We propose a beta spatial linear mixed model with variable dispersion using Monte Carlo maximum likelihood. The proposed method is useful for those situations where the response variable is a rate or a proportion. An approach to the spatial generalized linear mixed models using the Box–Cox transformation in the precision model is presented. Thus, the parameter optimization process is developed for both the spatial mean model and the spatial variable dispersion model. All the parameters are estimated using Markov chain Monte Carlo maximum likelihood. Statistical inference over the parameters is performed using approximations obtained from the asymptotic normality of the maximum likelihood estimator. Diagnosis and prediction of a new observation are also developed. The method is illustrated with the analysis of one simulated case and two studies: clay and magnesium contents. In the clay study, 147 soil profile observations were taken from the research area of the Tropenbos Cameroon Programme, with explanatory variables: elevation in metres above sea level, agro-ecological zone, reference soil group and land cover type. In the magnesium content, the soil samples were taken from 0- to 20-cm-depth layer at each of the 178 locations, and the response variable is related to the spatial locations, altitude and sub-region. Copyright © 2015 John Wiley & Sons, Ltd.

]]>In this paper, a new randomized response model is proposed, which is shown to have a Cramer–Rao lower bound of variance that is lower than the Cramer–Rao lower bound of variance suggested by Singh and Sedory at equal protection or greater protection of respondents. A new measure of protection of respondents in the setup of the efficient use of two decks of cards, because of Odumade and Singh, is also suggested. The developed Cramer–Rao lower bounds of variances are compared under different situations through exact numerical illustrations. Survey data to estimate the proportion of students who have sometimes driven a vehicle after drinking alcohol and feeling over the legal limit are collected by using the proposed randomization device and then analyzed. The proposed randomized response technique is also compared with a black box technique within the same survey. A method to determine minimum sample size in randomized response sampling based on a small pilot survey is also given.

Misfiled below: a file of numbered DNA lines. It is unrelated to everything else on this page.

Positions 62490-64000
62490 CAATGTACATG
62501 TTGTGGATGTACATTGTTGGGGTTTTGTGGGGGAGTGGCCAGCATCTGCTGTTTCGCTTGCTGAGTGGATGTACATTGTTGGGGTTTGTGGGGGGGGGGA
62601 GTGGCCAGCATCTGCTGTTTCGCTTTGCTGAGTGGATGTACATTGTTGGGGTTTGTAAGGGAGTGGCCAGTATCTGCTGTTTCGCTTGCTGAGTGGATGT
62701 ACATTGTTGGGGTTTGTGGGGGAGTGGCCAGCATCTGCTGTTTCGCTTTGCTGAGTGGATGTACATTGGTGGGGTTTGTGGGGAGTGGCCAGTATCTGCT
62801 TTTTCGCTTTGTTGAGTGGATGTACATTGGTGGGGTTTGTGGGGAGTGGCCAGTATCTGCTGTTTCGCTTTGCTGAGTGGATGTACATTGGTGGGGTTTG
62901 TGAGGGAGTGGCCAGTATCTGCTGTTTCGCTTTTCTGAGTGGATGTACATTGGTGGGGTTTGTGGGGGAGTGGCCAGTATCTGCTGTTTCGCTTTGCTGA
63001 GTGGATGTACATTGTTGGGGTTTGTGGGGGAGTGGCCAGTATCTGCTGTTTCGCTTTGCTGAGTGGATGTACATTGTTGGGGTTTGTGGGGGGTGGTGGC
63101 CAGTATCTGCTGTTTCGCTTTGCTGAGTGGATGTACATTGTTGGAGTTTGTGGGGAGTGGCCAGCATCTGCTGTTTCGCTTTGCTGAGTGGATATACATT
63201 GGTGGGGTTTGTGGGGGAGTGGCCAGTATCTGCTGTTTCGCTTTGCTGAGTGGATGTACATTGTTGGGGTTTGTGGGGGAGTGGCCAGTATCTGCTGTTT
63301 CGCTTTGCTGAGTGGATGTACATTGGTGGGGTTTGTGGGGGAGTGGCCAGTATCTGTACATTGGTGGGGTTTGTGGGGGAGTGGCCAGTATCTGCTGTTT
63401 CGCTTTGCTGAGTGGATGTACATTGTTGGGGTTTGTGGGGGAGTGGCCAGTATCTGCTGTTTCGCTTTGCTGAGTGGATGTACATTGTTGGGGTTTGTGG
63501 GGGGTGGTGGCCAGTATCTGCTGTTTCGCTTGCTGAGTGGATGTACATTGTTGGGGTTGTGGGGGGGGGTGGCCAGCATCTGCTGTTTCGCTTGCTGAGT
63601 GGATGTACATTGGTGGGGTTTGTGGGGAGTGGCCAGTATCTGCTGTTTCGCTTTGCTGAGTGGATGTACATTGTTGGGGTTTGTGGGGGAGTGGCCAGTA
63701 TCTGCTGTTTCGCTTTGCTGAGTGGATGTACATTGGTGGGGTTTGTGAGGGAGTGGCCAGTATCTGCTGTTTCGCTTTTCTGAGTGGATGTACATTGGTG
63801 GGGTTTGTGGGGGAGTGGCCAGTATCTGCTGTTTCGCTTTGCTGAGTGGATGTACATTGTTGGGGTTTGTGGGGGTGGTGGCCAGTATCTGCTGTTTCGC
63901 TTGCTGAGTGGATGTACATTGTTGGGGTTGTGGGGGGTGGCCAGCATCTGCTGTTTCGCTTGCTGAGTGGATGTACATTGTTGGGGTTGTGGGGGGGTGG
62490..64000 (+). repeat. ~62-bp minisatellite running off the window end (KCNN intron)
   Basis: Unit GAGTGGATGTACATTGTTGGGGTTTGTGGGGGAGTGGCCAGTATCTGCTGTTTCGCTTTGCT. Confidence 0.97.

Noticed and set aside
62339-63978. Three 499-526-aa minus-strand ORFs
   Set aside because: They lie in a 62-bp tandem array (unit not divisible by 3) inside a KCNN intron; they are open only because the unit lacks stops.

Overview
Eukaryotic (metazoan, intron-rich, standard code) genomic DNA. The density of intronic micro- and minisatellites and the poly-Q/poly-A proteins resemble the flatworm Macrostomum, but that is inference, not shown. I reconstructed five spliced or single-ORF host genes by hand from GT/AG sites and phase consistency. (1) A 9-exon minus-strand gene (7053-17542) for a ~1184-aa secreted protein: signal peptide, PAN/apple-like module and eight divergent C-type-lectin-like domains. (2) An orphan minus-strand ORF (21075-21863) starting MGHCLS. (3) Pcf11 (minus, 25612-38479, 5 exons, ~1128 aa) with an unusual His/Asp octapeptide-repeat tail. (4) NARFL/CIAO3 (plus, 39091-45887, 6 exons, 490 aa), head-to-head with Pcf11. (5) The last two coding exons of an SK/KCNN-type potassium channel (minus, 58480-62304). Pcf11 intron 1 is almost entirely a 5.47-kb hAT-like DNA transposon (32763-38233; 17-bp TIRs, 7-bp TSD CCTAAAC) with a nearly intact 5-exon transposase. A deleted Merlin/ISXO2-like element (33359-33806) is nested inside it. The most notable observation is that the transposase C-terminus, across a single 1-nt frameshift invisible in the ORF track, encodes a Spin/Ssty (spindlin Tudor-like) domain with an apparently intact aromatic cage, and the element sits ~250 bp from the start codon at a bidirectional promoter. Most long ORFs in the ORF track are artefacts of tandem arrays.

]]>In this paper, we examine the estimation of linear models subject to inequality constraints with a special focus on new variance approximations for the estimated parameters. For models with one inequality restriction, the proposed variance formulas are exact. The variance approximations proposed in this paper can be used in regression analysis, Kalman filtering, and balancing national accounts, when inequality constraints are to be incorporated in the estimation procedure.

]]>In statistical diagnostics and sensitivity analysis, the local influence method plays an important role and has certain advantages over other methods in several situations. In this paper, we use this method to study time series of count data when employing a Poisson autoregressive model. We consider case-weights, scale, data, and additive perturbation schemes to obtain their corresponding vectors and matrices of derivatives for the measures of slope and normal curvatures. Based on the curvature diagnostics, we take a stepwise local influence approach to deal with data with possible masking effects. Finally, our established results are illustrated to be effective by analyzing a stock transactions data set.

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In the case of two independent samples, it turns out that among the procedures taken in consideration, BOSCHLOO'S technique of raising the nominal level in the standard conditional test as far as admissible performs best in terms of power against almost all alternatives. The computational burden entailed in exact sample size calculation is comparatively modest for both the uniformly most powerful unbiased randomized and the conservative non-randomized version of the exact Fisher-type test. Computing these values yields a pair of bounds enclosing the exact sample size required for the Boschloo test, and it seems reasonable to replace the exact value with the middle of the corresponding interval. Comparisons between these mid-N estimates and the fully exact sample sizes lead to the conclusion that the extra computational effort required for obtaining the latter is mostly dispensable. This holds also true in the case of paired binary data (McNemar setting). In the latter, the level-corrected score test turns out to be almost as powerful as the randomized uniformly most powerful unbiased test and should be preferred to the McNemar–Boschloo test. The mid-N rule provides a fairly tight upper bound to the exact sample size for the score test for paired proportions.

]]>In epidemiology and clinical research, there is often a proportion of unexposed individuals resulting in zero values of exposure, meaning that some individuals are not exposed and those exposed have some continuous distribution. Examples are smoking or alcohol consumption. We will call these variables with a spike at zero (SAZ). In this paper, we performed a systematic investigation on how to model covariates with a SAZ and derived theoretical odds ratio functions for selected bivariate distributions. We consider the bivariate normal and bivariate log normal distribution with a SAZ. Both confounding and effect modification can be elegantly described by formalizing the covariance matrix given the binary outcome variable *Y*. To model the effect of these variables, we use a procedure based on fractional polynomials first introduced by Royston and Altman (1994, *Applied Statistics* 43: 429–467) and modified for the SAZ situation (Royston and Sauerbrei, 2008, *Multivariable model-building: a pragmatic approach to regression analysis based on fractional polynomials for modelling continuous variables*, Wiley; Becher *et al*., 2012, *Biometrical Journal* 54: 686–700). We aim to contribute to theory, practical procedures and application in epidemiology and clinical research to derive multivariable models for variables with a SAZ. As an example, we use data from a case–control study on lung cancer.